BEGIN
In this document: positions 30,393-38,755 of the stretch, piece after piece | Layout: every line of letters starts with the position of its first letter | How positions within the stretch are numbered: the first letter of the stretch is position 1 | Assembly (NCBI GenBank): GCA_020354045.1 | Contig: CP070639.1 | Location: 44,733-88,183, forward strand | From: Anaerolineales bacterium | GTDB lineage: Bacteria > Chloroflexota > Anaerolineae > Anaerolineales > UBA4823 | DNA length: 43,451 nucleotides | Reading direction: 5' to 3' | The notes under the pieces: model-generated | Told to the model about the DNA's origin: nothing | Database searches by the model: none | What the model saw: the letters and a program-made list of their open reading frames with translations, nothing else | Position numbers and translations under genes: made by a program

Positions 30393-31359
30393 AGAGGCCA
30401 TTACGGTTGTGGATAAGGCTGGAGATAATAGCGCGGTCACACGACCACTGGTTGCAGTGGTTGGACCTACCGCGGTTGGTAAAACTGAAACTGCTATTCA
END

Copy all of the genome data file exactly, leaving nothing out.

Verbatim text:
In this document: positions 30,393-38,755 of the stretch, piece after piece | Layout: every line of letters starts with the position of its first letter | How positions within the stretch are numbered: the first letter of the stretch is position 1 | Assembly (NCBI GenBank): GCA_020354045.1 | Contig: CP070639.1 | Location: 44,733-88,183, forward strand | From: Anaerolineales bacterium | GTDB lineage: Bacteria > Chloroflexota > Anaerolineae > Anaerolineales > UBA4823 | DNA length: 43,451 nucleotides | Reading direction: 5' to 3' | The notes under the pieces: model-generated | Told to the model about the DNA's origin: nothing | Database searches by the model: none | What the model saw: the letters and a program-made list of their open reading frames with translations, nothing else | Position numbers and translations under genes: made by a program

Positions 30393-31359
30393 AGAGGCCA
30401 TTACGGTTGTGGATAAGGCTGGAGATAATAGCGCGGTCACACGACCACTGGTTGCAGTGGTTGGACCTACCGCGGTTGGTAAAACTGAAACTGCTATTCA